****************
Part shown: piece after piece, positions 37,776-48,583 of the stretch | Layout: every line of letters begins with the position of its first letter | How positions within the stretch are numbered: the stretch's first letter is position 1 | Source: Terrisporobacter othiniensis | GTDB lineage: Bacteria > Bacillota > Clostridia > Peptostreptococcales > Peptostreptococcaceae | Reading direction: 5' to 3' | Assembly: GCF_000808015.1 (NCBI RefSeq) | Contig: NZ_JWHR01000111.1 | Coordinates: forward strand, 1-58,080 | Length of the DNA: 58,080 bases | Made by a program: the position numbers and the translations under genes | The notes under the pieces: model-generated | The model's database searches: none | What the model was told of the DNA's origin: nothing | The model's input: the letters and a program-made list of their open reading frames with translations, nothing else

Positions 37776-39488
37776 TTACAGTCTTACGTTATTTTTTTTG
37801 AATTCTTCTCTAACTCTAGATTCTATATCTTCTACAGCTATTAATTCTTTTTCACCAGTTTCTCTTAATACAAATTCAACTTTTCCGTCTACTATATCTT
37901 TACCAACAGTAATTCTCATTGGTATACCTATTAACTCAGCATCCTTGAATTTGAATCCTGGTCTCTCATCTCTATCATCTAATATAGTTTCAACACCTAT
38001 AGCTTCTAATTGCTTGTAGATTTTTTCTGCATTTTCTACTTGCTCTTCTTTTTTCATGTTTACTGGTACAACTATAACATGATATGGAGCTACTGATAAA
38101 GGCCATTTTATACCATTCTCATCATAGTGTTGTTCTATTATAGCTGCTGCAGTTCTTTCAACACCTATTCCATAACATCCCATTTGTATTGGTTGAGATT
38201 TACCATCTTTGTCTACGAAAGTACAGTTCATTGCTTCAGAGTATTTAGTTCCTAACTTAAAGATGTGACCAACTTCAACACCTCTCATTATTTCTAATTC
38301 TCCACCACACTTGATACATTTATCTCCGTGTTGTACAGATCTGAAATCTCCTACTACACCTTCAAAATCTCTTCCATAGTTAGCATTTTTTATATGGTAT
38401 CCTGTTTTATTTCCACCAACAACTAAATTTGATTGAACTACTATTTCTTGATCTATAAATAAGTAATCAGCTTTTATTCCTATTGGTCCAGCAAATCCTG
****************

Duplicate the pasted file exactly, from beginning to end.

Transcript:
Part shown: piece after piece, positions 37,776-48,583 of the stretch | Layout: every line of letters begins with the position of its first letter | How positions within the stretch are numbered: the stretch's first letter is position 1 | Source: Terrisporobacter othiniensis | GTDB lineage: Bacteria > Bacillota > Clostridia > Peptostreptococcales > Peptostreptococcaceae | Reading direction: 5' to 3' | Assembly: GCF_000808015.1 (NCBI RefSeq) | Contig: NZ_JWHR01000111.1 | Coordinates: forward strand, 1-58,080 | Length of the DNA: 58,080 bases | Made by a program: the position numbers and the translations under genes | The notes under the pieces: model-generated | The model's database searches: none | What the model was told of the DNA's origin: nothing | The model's input: the letters and a program-made list of their open reading frames with translations, nothing else

Positions 37776-39488
37776 TTACAGTCTTACGTTATTTTTTTTG
37801 AATTCTTCTCTAACTCTAGATTCTATATCTTCTACAGCTATTAATTCTTTTTCACCAGTTTCTCTTAATACAAATTCAACTTTTCCGTCTACTATATCTT
37901 TACCAACAGTAATTCTCATTGGTATACCTATTAACTCAGCATCCTTGAATTTGAATCCTGGTCTCTCATCTCTATCATCTAATATAGTTTCAACACCTAT
38001 AGCTTCTAATTGCTTGTAGATTTTTTCTGCATTTTCTACTTGCTCTTCTTTTTTCATGTTTACTGGTACAACTATAACATGATATGGAGCTACTGATAAA
38101 GGCCATTTTATACCATTCTCATCATAGTGTTGTTCTATTATAGCTGCTGCAGTTCTTTCAACACCTATTCCATAACATCCCATTTGTATTGGTTGAGATT
38201 TACCATCTTTGTCTACGAAAGTACAGTTCATTGCTTCAGAGTATTTAGTTCCTAACTTAAAGATGTGACCAACTTCAACACCTCTCATTATTTCTAATTC
38301 TCCACCACACTTGATACATTTATCTCCGTGTTGTACAGATCTGAAATCTCCTACTACACCTTCAAAATCTCTTCCATAGTTAGCATTTTTTATATGGTAT
38401 CCTGTTTTATTTCCACCAACAACTAAATTTGATTGAACTACTATTTCTTGATCTATAAATAAGTAATCAGCTTTTATTCCTATTGGTCCAGCAAATCCTG